Beneath my feet the earth was dry and large cracks ran through the mud, creating canyons for the ants that were scurrying around. I could hear birdsong in the far-off distance, but they wouldn’t be coming back here anytime soon.
The flakes of white that lined dirt would occasionally become caught in the breeze and swirl around like dandelion clocks. But, there were no dandelion clocks for me to wish this nightmare away.
The garden outside of my childhood home was now haunted by a morbid kaleidoscope. Every couple metres or so green would become black beneath my feet and the grey intermingled with the two. Each time I shut my eyes lived the myriad of colours I once knew but whenever I look they’re never there before me.
The sun felt wrong on my skin. Too hot. Hotter than I ever remember it being and crueller to breathe. It choked me as I walked like phantom hands around my throat and I wore it as a collar as I turned every corner.
It didn’t smell right, either. Long gone were the lavender and daffodils and in its place just ash.
They came in the night, apparently. I wish I could say it was menacing thugs or a gang, but the truth is they were just kids. It’s a small town. School children spend as much time thinking up ways to cure their boredom as they do actually doing those things. It’s hard to be mad at someone who didn’t really mean any harm. They were the ones who screamed for help once it all got out of hand. Sure, they scarpered, but I can’t believe that they intended to cause the devastation they did.
Since Prometheus gave his gift, man has always loved fire. But, a man is no god.
Ducking low beneath the white and blue tape I was careful not to tear the delicate plastic that read ‘POLICE LINE - DO NOT CROSS’ and scurried past the pile of abandoned sparklers and matches. Forensics had already been, but it’s hard to find DNA in a garden.
I can still close my eyes and imagine that I’m running past the treeline. It would have been right here, where the kids had been hiding with their toys and traps. Stepping over fallen logs and moving between the scorched trunks, I felt as though I had been transported back to another time entirely.
I came here at thirteen when my heart was broken for the very first time. I ran to sit on this very tree stump, spirited away amongst the weeds. I drew my legs up to my chest and buried my face in them protectively. I thought I knew pain then, but I was wrong.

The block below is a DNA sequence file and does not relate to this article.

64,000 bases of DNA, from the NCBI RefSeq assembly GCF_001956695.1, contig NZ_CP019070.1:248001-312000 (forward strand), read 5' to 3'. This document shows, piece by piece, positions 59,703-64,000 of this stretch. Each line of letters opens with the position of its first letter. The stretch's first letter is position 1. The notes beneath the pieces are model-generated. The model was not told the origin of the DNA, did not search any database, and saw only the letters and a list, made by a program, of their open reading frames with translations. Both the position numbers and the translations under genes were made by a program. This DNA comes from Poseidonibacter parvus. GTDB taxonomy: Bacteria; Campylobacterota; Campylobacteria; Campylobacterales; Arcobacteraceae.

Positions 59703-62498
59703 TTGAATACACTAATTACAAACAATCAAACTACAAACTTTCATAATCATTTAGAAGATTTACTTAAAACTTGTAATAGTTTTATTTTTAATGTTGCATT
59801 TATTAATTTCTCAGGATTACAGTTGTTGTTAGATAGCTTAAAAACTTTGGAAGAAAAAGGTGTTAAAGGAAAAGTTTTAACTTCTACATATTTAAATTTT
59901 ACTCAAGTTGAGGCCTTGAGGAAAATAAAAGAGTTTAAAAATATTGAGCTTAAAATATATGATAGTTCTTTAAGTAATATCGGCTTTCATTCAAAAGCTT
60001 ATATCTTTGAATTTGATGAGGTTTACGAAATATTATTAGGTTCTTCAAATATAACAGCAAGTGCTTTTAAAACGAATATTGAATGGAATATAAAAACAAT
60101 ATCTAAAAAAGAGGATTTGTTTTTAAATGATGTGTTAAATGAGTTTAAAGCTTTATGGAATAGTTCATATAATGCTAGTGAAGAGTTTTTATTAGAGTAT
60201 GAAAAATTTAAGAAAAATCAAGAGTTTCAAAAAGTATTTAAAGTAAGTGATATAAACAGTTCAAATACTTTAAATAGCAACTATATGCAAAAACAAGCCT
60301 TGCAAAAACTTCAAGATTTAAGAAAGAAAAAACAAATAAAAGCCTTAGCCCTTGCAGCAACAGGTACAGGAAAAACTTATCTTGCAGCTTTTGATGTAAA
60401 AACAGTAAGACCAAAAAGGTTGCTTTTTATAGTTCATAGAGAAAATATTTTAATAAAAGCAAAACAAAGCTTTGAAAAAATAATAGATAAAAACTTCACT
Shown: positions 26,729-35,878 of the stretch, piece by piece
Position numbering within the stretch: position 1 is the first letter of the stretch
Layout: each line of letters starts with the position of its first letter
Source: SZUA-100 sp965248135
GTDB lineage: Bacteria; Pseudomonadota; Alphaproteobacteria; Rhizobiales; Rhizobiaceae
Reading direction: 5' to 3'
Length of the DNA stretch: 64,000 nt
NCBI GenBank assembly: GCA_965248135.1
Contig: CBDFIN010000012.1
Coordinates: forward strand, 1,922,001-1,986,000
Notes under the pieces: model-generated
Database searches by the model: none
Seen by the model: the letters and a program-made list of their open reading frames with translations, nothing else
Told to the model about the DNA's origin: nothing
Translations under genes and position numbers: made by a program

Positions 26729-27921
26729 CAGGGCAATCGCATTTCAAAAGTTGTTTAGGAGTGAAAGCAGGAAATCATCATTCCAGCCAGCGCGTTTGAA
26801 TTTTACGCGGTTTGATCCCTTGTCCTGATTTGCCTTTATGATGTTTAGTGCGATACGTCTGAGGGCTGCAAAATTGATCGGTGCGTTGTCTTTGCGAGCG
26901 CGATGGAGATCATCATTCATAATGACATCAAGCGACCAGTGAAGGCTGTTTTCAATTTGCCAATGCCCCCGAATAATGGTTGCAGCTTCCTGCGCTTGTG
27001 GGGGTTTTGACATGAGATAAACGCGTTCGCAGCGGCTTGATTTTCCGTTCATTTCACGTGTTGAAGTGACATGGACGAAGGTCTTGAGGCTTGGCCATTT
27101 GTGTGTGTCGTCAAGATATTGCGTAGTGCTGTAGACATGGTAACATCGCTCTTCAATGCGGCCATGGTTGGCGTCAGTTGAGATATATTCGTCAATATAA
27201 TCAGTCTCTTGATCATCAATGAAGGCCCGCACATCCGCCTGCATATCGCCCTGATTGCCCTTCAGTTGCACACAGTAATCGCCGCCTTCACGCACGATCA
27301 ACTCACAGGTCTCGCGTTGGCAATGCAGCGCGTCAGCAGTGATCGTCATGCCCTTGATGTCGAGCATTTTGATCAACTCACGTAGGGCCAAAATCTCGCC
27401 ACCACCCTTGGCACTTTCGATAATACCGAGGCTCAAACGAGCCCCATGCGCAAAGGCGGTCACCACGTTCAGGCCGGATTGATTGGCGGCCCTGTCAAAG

Over there, past the blackberry bush, was where I once fell in a twisted lump upon the ground at nine, afraid and alone as I wondered where I’d go, what I’d do when no one in the world really cared for me. I had piled berries into my skirt, held it like a little basket, and as they stained the cream purple so did my face to match.
My eyes were still closed, but this was my garden. It used to welcome me home with warm arms and extended branches. It would envelop me into its breast and would keep me safe from the brutalities of the world time and time again. So, why wouldn’t it do the same again now?
With my hands dangling by my sides, I continued to walk my path. As I drifted by, I allowed my fingertips to brush against the rough bark and marvelled in how it turned them black. Like this, it was easy to believe that the garden and myself were indeed one. We had no secrets from one another.
I found the old stump easily enough and lowered myself down to sit and pull my knees up to my chest once more. Blackened fingers traced patterns of apologies and goodbyes across the wood as the first tear fell from my eye.
My breaths came out stuttered and weak and the more I tried to calm them the worse it became. It wasn’t the knowledge that this would be the last time I could be in my garden like this; it was the understanding that the garden would continue on and inspire so many stories other than my own.
I scrubbed my hand beneath my nose and breathed in deeply three times.
‘Thank you,’ I whispered and immediately felt ridiculous.
The sound of a branch snapping caused my head to shoot up and we locked eyes. I rubbed the back of my neck nervously, wondering what a mess I must look like as his expression was full of concern.
‘I was just…I don’t really know what I was doing,’ I said, getting up from my perch.
He stepped forwards and touched my cheek lightly with his thumb, rubbing something off of my skin. ‘You were saying goodbye,’ he shrugged. ‘Are you ready to head off for today? We can come back another time. There’s no rush.’
I took another look around me, remembering the urgency to finish packing up my mother’s house I’d felt earlier, but now I didn’t feel like rushing at all.
‘Yeah,’ I said, slipping my hand into his own. ‘Let’s go home.’
Here in our little flat, I’ve placed flowers, ferns and saplings onto every available surface. We have the herb shop growing on the fridge, the flowers for the bumblebees living on the windowsills (both inside and out) and my air purifiers anywhere they’ll fit.
Every morning I wake up early to water and prune my little garden, keeping the new bulbs healthy and content. I love the scents they give off, supple and fresh. It feels like walking through a secret Eden whenever I come home. The pansies I keep in the bathroom are some of my favourites. Their colours vibrant and petals all so unique. Whenever I look at them, I find myself becoming lost. It’s like being in a museum and becoming enraptured by a painting, one glance and I can’t turn away.
I no longer need to hide in my house. In my home, there are no tiptoeing feet or gently closed doors. Of course, there are slams and screams from every corner of our home from dawn ‘till dusk…
‘For goodness sake,’ I could hear being muttered from the other room. ‘You can’t just say no to bedtime!’
I stifled my laughter as I left the kitchen with my mug of tea, making sure to keep my face straight as I turned to face our little one.
‘I want to see Mummy,’ he giggled and ran into my legs, wrapping his small arms around them so forcefully I had to be careful not to spill my drink on him.
‘Hey!’ I teased, ruffling his hair with my hand. ‘Does that mean you’re going to help me re-pot the kitchen plants? Oh, I knew you loved helping me-’
‘Daddy, if I go to bed, can I have a story?’ He squealed quickly, jumping away from me before I could drag him off.
They sprinted off together, feet slamming and laughter echoing as they made their way down the hall.
I smiled at them as I sat down on the sofa, mug in hand and green leaves from the fern caressing my cheek.